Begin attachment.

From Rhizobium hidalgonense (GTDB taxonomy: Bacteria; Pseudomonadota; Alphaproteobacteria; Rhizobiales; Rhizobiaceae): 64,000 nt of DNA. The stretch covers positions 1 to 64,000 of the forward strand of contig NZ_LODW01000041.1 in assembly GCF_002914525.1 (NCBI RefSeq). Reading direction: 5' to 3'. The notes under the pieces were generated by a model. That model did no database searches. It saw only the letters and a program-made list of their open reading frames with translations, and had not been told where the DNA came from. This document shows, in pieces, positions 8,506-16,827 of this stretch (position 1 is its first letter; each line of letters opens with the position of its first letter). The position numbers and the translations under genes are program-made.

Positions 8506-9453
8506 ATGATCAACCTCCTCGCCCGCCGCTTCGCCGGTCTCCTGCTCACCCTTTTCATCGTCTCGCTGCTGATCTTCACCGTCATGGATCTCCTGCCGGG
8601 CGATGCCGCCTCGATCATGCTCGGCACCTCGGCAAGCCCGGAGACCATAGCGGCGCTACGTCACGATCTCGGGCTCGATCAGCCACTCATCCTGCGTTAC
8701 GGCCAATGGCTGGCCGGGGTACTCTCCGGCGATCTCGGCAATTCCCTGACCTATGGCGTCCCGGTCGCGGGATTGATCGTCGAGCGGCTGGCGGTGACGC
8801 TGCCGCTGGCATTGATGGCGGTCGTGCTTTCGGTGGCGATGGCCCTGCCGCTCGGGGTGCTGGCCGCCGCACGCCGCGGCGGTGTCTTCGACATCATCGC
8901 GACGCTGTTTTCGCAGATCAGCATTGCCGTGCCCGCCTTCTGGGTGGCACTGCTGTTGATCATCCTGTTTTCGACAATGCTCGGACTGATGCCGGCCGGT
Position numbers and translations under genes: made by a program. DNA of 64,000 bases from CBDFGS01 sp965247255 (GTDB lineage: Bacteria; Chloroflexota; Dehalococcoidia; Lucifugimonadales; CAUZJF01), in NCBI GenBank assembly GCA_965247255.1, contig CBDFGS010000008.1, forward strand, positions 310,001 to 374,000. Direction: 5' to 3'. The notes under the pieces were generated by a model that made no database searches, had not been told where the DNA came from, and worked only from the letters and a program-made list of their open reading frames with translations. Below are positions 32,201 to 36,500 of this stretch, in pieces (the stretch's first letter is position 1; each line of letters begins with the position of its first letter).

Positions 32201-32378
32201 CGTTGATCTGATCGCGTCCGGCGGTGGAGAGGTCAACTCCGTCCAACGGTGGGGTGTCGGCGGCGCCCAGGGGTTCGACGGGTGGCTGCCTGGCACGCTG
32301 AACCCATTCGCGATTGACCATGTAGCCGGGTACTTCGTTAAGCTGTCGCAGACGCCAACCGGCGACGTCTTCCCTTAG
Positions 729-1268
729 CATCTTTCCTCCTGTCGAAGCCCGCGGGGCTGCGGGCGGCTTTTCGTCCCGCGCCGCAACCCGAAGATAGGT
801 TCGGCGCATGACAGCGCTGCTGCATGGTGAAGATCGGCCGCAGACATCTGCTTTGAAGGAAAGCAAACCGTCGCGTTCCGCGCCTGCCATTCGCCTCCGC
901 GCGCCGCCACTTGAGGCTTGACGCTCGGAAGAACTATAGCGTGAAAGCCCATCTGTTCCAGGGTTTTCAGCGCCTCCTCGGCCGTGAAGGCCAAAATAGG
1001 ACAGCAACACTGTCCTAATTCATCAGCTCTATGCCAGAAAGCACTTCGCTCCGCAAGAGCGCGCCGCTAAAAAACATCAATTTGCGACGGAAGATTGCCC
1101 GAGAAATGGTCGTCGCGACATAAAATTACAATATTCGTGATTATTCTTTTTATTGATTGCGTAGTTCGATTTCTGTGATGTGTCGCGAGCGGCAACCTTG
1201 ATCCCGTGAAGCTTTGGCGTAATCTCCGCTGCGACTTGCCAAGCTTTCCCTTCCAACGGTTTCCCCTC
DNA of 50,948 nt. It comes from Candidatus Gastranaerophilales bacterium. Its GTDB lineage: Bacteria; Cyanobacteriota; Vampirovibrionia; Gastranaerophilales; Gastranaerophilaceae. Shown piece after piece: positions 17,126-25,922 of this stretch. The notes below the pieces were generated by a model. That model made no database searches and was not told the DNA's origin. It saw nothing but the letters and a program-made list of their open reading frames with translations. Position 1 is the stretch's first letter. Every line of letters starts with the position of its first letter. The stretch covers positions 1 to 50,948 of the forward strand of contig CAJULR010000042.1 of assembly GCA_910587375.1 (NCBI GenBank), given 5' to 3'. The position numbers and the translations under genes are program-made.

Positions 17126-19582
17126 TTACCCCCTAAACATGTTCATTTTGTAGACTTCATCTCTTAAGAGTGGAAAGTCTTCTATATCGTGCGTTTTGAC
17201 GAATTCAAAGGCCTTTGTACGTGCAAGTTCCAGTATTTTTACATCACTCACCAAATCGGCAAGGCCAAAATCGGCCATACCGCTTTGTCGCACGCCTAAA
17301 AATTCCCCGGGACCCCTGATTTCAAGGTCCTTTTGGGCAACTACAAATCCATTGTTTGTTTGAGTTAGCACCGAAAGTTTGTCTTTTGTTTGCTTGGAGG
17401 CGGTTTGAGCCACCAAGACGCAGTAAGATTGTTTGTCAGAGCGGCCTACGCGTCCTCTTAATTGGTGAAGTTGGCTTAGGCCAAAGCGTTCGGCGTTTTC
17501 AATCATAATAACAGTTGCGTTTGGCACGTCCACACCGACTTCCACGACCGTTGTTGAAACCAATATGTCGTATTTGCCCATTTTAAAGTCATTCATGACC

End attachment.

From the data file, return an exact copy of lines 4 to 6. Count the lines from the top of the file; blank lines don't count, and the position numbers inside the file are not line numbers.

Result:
8601 CGATGCCGCCTCGATCATGCTCGGCACCTCGGCAAGCCCGGAGACCATAGCGGCGCTACGTCACGATCTCGGGCTCGATCAGCCACTCATCCTGCGTTAC
8701 GGCCAATGGCTGGCCGGGGTACTCTCCGGCGATCTCGGCAATTCCCTGACCTATGGCGTCCCGGTCGCGGGATTGATCGTCGAGCGGCTGGCGGTGACGC
8801 TGCCGCTGGCATTGATGGCGGTCGTGCTTTCGGTGGCGATGGCCCTGCCGCTCGGGGTGCTGGCCGCCGCACGCCGCGGCGGTGTCTTCGACATCATCGC